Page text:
The February 2011 Issue

Learning the Lingo

By Claudia Volkman

The term “acronym” was coined back in 1943, and today acronyms are used most often to abbreviate the names of organizations and long or frequently referenced terms.  Both government and business commonly employ the use of acronyms, and the healthcare and medical call center industries have their own specific acronyms.  As a new medical call center agent, this can be challenging and somewhat confusing – almost like learning a foreign language.  Since new acronyms are being created all the time, even seasoned agents can be thrown off at times.

These acronyms show up wherever you go in the healthcare and medical call center field.  From Web sites and articles to conferences and meetings, developing a familiarity with industry lingo is an important aspect of an agent’s knowledge base.  Below is a handy list you can refer to:

Medical Call Centers
AHL – Audio Health Library
CBT – Computer Based Training
CM – Care Management
CRM – Customer Relationship Management
DM – Disease Management
EMR / EHR – Electronic Medical Record / Electronic Health Record
MSR – Medical Service Representative
NAL – Nurse Advice Line
PRM – Patient Relationship Management
RTS – Rapid Triage Screening
RN – Registered Nurse
TED – Triage Encounter Document
TDD – Telecommunications Device for the Deaf
WFM – Workforce Management

Call Center Quality
HEDIS – Healthcare Effectiveness Data and Information Set
HIPAA – Health Information Portability Act
JCAHO – Joint Commission on Accreditation of Healthcare Organizations
NCQA – The National Committee for Quality Assurance
PHI – Protected Health Information
QA – Quality Assurance
QC – Quality Control
URAC – Utilization Review Accreditation Commission
VoIP – Voice over Internet Protocol

Call Center Metrics
ABN – Average Time to Abandonment
ASA – Average Speed of Answer
ATB – All Trunks Busy
CHT – Call Handle Time

Do you have other acronyms we can add?  Feel free to share them with MCCN (Medical Call Center News) by emailing them to


Ten Hospitals Win National Charitable Award

Community programs as diverse as a free health clinic to parenting programs and an infant mortality service were selected as winners at the first annual national Hospital Charitable Service Awards presented by Jackson Healthcare.  At a dinner highlighted with a speech by former House Speaker Newt Gingrich, founder of the Center for Health Transformation, the ten charitable programs were awarded $10,000 each for their good works in their communities.  Across the country, 110 hospitals submitted nominations for the award that sought to recognize more than just traditional charitable care.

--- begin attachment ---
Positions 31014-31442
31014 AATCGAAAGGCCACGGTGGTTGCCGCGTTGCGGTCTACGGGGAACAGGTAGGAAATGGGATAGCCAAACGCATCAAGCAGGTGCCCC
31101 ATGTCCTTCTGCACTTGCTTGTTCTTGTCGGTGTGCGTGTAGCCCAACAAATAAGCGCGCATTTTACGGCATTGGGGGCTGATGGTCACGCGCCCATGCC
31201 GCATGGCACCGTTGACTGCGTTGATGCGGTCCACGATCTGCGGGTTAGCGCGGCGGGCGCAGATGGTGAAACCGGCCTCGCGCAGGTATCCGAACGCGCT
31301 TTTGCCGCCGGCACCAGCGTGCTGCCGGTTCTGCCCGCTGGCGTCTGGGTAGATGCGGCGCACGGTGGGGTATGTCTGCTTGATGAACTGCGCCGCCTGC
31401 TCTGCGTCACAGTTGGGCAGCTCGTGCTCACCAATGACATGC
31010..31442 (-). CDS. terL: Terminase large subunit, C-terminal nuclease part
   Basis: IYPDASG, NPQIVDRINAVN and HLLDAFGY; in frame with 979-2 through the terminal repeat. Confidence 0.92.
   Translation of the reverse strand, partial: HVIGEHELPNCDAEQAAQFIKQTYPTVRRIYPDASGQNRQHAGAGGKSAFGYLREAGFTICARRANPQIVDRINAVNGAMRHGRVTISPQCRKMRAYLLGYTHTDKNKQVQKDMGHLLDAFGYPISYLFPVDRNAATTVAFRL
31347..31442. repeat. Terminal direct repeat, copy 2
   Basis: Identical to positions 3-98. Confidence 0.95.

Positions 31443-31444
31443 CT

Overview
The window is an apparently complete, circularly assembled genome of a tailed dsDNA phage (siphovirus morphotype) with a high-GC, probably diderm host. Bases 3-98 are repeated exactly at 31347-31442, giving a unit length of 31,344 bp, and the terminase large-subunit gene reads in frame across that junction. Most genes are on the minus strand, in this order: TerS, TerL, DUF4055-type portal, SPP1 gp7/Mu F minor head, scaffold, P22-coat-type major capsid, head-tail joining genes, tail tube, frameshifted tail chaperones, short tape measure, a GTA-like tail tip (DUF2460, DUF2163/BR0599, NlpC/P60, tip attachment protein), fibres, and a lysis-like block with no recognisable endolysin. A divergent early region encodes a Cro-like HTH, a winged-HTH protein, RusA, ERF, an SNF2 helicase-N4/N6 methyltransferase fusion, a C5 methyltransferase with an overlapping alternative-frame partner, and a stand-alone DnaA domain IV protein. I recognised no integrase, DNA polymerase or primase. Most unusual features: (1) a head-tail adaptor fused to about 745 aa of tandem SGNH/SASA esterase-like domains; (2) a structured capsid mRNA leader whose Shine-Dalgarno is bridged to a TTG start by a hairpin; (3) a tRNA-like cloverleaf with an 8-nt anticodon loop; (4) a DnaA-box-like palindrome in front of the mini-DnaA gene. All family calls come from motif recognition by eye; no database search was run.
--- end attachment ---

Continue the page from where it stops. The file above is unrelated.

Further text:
“These ten winners are just jewels in their communities,” said Charles Evans, FACHE, chairman of the Awards program.  “Every one of the nominees is doing terrific charitable work in its community, but these ten did amazing things for their constituents.”  The 2011 winners of the Hospital Charitable Service Awards are:

  • Cabell Huntington Hospital (Huntington, WV): Healthy Tri State program is an education program aimed at combating obesity.
  • William Beaumont Hospitals (Royal Oak, MI): Parenting Program trains volunteers to prevent child abuse.
  • St. John Providence Health System (Highland Park, MI): Infant Mortality Program effectively works to combat infant mortality.
  • Yakima Valley Memorial Hospital (Yakima, WA): Children’s Village works with special needs children to offer coordinated care.
  • Mercy St. Vincent Medical Center (Toledo, OH): CareNet Program coordinates physicians and volunteers to offer complimentary, preventative healthcare to the uninsured.
  • Sentara Obici Hospital (Suffolk, VA): Community Health Outreach Program helps patients at high risk for repeat issues with heart disease and diabetes.
  • Bon Secours St. Francis Health System (Greenville, SC): The Health Community Initiative works to maximize health in the minority community.
  • Cape Regional Medical Center (Cape May Court House, NJ): The Parish Nurse Program recruits volunteer nurses to work at more than fifty church parishes.
  • Mercy and Memorial Hospitals (Bakersfield, CA): Community Wellness Program primarily targets the poor and uninsured.
  • Northeast Georgia Medical Center (Gainesville, GA): The Health Access Initiative and Good News Clinics host volunteer medical personnel who treat the working poor and uninsured with both medical and dental care.


Elderly Patients with Dementia and Delirium Rarely Understand ER Discharge Instructions